Photo by: Miki Duisterhof
Shop This Flea Market!
What: Scott Antique Markets; scottantiquemarket.com
Where: 366,000 square feet spread over two buildings (North and South) at the Atlanta Exposition Center
When: second weekend of every month
What You'll Find: more than 3,000 dealers of furniture, lighting, rugs, jewelry, art, collectibles, and garden accessories
Don't Miss: botanical and natural-history prints from dealer Ellen Afterman of Grey Heron Prints in the South Building. Dealer Patricia Vandiver-Williams in the North Building has a stunning collection of European copper cookware.
Insider Tip: High-end dealers in the North Building are known to shop for more affordable finds in the South Building and then mark them up. Arrive on Thursday with the dealers, and beat them to the punch.
When the weather turns chill, I love to polish up my silver for a stylish soup party in the dining room. But despite even the best intentions, antique serving pieces, whether found at a flea market or handed down from family, deteriorate with time. Silver can dull and surfaces can pit, often leaving heirloom-quality pieces bound for scrap. Sometimes, all they need is a good cleaning, but for items with more extensive damage, skilled craftspeople, trained in the art of restoration, can preserve cherished items and the memories they bring.
Take the collection pictured, which I found at Scott Antique Markets in Atlanta. I loved the curled leaf shape of the basket, but the silver finish had worn through. The copper pot, which is Scottish, was corroded in parts and unusable for cooking. A coin silver ladle was wafer thin at the bowl. Three pairs of spoons (making a set of six) caught my eye, but their monograms were black with tarnish. I paid $300 for all¬—not bad if you consider that new pieces would have cost hundreds more.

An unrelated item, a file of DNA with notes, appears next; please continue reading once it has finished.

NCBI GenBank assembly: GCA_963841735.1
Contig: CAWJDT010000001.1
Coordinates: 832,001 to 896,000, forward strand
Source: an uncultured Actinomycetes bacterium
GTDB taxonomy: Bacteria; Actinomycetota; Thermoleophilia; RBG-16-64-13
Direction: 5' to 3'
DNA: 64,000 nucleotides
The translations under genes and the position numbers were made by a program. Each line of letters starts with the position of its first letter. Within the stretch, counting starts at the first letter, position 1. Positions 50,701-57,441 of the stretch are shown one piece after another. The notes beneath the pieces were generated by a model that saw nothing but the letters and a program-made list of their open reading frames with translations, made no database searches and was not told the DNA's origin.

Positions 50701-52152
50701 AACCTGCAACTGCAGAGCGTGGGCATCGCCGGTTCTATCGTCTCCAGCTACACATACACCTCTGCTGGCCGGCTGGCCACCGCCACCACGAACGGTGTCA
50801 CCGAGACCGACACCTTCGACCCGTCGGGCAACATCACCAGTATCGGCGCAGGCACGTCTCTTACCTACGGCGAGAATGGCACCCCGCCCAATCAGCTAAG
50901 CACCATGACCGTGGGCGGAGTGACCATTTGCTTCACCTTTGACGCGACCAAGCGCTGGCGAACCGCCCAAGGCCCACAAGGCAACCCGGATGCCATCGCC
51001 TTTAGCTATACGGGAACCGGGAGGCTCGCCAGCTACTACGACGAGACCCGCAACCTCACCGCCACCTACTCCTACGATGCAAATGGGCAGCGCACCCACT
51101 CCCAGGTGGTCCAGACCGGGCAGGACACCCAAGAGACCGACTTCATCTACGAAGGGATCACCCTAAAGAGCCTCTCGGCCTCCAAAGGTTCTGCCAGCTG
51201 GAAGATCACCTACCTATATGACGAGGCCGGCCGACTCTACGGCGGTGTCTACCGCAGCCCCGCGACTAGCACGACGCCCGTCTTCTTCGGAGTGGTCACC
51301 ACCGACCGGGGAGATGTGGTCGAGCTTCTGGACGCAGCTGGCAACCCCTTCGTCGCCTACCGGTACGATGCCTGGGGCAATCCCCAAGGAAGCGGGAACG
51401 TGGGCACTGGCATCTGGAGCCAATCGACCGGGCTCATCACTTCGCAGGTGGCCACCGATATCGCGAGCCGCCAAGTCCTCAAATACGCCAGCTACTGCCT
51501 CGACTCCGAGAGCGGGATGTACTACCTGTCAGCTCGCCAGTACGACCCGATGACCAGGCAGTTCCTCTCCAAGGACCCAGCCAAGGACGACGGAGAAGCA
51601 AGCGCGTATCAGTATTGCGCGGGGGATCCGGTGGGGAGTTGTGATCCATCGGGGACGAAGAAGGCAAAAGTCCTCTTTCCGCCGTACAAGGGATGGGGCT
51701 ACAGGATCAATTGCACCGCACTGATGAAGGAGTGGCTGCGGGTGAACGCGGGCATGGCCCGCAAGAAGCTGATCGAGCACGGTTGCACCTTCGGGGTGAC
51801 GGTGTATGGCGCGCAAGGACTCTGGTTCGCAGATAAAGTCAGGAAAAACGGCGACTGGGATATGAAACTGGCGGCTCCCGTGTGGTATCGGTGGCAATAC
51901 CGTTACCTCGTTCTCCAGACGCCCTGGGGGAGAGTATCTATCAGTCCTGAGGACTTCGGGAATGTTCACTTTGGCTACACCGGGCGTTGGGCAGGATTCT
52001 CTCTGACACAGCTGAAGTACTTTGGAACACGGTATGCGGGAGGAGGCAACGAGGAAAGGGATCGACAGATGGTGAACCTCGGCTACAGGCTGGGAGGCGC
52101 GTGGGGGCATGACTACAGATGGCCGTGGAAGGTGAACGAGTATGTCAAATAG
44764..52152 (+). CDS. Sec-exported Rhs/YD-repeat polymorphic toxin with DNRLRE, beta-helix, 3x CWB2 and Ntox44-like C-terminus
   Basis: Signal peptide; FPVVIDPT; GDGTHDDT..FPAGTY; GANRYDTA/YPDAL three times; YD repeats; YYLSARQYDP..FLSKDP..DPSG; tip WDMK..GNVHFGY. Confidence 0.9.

Antiques add character to your table or buffet, and thanks to the help of two restoration companies, mine have never looked better. Dan and Beth Walker of North Carolina’s Oexning Silversmiths stripped the silver-plated pieces to their base metals; removed dents and pits; and then buffed, polished, and replated them. As for the pot, coppersmith Jim Hamann of East Coast Tinning retinned the lining so I could cook with it safely and then buffed and polished the exterior. Many metalsmiths will provide estimates from photographs. Restoration is an investment, but a prized piece or a family heirloom, treasured again, is priceless.
Once you have your pieces back looking new, take care to protect your investment. Gently wash silver-plated items in warm, sudsy water, dry immediately to avoid spots, and then store in anti-tarnish bags. Polish them regularly with a nonabrasive cleaner such as Weiman for silver and Peek for copper and brass. Lastly, remember that the more often you use your antique serving pieces, the brighter and more beautiful they’ll stay.
Designer: Eddie Ross; eddieross.com.
Wall paint: Tropical Bay (5001-3C) by Valspar (valsparpaint.com), available at Lowe’s stores; lowes.com.
Runner fabric: Ciro (2008173-12) in Orange/Red from Diamond Baratta Design by Lee Jofa (leejofa.com); available through DCOTA; 954/921-7575.
Napkins: Chevron dinner napkins in Seafoam; sferra.com.
Candles: 9-inch Elegant Taper in Cinnabar; creativecandles.com.
Silver restoration: Dan and Beth Walker, Oexning Silversmiths, Bakersville, NC; oexningsilversmiths.com.
Copper restoration: Jim Hamann, East Coast Tinning, East Greenwich, RI; eastcoasttinning.com.